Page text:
# Logic and Decisions¶

In this lesson we’ll learn how programs make decisions and how you can write programs that respond to input in by running some statements and not others.

## Making Decisions with if¶

What if you wanted your code to do different things based on user input? For example, suppose you want to play a game that prints different things based on a choice. The if statement allows you to conditionally run Python statements. Here’s a diagram of an if statement:

The if statement conditionally runs instructions inside the body of the if statement. The code is only run if the condition evaluates to True. In other words, the print function in the picture may or may not run depending on the value of number.

Here’s a practical example of a guessing game:

number = int(input("Pick a number between 1 and 100: "))
if number == 34:
print("That's right!")
print("Game Over")


Enter the example code and make sure the indentation matches perfectly!

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Notice that you only see “That’s right!” when you guess 34. Try using the debugger and watch execution “hop over” the first print statement.

The condition in the if statement is number == 34. When the condition is True the statements in the body of the if are executed, when the condition is False the statements are skipped. You can have as many statements as you like inside an if statement, even other if statements.

### The if Condition¶

The statement that follows the if keyword will be evaluated to True or False. While you’re coding remember that the statement you write must be asking a question of some form. In the example above the code is asking “if number is equal to 34?” There are many forms a question can take but they all have one thing in common: They will result in a True or False value. Here’s a few examples of questions:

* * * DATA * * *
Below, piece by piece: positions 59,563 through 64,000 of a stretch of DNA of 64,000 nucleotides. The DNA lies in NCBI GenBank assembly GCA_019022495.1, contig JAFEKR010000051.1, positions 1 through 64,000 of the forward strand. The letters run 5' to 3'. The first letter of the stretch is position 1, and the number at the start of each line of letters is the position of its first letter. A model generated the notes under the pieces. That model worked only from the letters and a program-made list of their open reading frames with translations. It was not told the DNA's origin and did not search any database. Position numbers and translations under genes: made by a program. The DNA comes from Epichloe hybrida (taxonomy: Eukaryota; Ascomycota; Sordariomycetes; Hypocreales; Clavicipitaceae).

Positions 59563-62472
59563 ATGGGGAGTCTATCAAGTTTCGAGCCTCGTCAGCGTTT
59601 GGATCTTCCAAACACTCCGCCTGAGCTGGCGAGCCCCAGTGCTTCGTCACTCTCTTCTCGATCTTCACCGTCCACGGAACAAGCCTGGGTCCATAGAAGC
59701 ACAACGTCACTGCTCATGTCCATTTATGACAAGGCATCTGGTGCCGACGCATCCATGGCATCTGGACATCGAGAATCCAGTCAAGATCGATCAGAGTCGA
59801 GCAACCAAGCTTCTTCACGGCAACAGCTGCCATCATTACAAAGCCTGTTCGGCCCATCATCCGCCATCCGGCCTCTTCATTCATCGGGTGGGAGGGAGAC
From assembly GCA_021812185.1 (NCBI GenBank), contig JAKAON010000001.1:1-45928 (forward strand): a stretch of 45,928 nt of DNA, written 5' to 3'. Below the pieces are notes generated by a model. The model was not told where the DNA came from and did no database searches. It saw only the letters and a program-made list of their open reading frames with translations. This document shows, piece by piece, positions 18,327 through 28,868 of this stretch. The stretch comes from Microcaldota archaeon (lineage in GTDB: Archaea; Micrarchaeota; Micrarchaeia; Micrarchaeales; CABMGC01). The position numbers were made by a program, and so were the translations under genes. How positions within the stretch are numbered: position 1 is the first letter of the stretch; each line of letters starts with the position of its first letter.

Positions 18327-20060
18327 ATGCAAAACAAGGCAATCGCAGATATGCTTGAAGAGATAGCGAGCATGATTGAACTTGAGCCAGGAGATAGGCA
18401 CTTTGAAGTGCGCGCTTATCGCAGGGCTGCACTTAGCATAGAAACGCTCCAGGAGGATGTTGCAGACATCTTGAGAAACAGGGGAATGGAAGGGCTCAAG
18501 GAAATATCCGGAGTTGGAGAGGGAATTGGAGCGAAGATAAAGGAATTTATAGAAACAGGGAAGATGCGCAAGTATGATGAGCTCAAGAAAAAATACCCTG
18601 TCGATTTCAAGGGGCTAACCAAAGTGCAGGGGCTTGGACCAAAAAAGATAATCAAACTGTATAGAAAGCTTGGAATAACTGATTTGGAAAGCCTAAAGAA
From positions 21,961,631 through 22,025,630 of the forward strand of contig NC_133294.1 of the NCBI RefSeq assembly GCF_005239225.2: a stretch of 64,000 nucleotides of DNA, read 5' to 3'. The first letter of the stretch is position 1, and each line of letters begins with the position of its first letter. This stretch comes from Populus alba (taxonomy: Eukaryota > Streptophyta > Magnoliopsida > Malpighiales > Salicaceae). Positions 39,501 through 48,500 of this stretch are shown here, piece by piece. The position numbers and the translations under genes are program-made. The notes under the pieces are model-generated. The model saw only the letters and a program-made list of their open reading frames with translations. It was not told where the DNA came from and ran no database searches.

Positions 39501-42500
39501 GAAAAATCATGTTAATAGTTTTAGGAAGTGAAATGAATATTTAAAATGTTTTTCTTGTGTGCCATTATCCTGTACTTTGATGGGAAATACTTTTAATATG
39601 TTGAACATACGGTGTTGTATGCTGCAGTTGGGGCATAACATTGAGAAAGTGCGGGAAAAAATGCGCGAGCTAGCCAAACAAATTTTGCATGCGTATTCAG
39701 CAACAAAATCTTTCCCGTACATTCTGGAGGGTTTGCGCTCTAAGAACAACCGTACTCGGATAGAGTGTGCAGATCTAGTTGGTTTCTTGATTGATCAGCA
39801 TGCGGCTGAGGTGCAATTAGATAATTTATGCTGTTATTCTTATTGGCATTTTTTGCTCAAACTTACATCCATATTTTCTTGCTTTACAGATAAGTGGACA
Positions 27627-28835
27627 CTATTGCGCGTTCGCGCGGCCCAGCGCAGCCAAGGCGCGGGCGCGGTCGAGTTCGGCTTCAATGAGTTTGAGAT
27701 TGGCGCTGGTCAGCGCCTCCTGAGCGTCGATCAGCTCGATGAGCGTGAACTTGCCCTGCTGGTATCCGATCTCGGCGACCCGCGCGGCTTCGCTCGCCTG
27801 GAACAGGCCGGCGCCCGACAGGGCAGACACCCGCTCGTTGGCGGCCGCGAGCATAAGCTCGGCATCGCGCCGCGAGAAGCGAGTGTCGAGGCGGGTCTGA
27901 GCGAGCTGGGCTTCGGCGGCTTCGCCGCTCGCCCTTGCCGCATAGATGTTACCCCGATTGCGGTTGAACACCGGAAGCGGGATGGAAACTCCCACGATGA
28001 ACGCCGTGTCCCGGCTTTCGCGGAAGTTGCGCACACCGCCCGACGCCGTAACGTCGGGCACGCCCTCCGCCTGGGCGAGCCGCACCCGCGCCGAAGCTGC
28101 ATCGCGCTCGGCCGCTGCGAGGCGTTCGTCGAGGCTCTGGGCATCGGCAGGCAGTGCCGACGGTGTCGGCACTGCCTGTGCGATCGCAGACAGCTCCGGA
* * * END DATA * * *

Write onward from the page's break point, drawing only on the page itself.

If number is less than or equal to 34

if number <= 34:


If number modulus 2 is equal to 0 (in other words if number is even)?

if (number % 2) == 0:


If course is equal to the string "Python Programming for Everyone"

if course == "Python Programming for Everyone":


If course has the word Python anywhere in it

if "Python" in course:


While your working on a program rembmer that you can print the conditional statement that you put in the if to see if what you get is True or False. For example:

print(number <= 34)


If what you get is not a boolean it probably means you’ve made a mistake somewhere.

### Nesting if Statements¶

A question I get a lot is, “Can I put this inside of an if statment?” The answer is YES! Absolutely any legal Python statement can go inside of an if statement. That’s a lot of power. At first it might be a bit confusing. Here’s an example of the guessing game that gives you a hint:

number = int(input("Pick a number between 1 and 100: "))
if number != 34:
if number < 34:
print("Too low!")
if number > 34:
print("Too high!")
if number == 34:
print("That's right!")
print("Game Over")


Take a minute to type that version of the game into the next cell:

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Try different values and use the debugger.

## if and else¶

The else statement lets you run code when something is not true. An else can only be used in combination with an if. Together they let you run one alternative no matter what the condition is. Here’s a diagram of the structure of an if/else pair.

When you have and if/else one of the alternatives will always be run depending on the condition.

Here’s an example of the guessing game using an else:

number = int(input("Pick a number between 1 and 100: "))
if number == 34:
print("That's right!")
else:
print("Guess again.")


Notice that no condition follows the else. Whatever is in the else body is only run when the if condition is False and so it doesn’t need any more information. Enter the example in the next cell:

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Here’s the game again that gives a hint: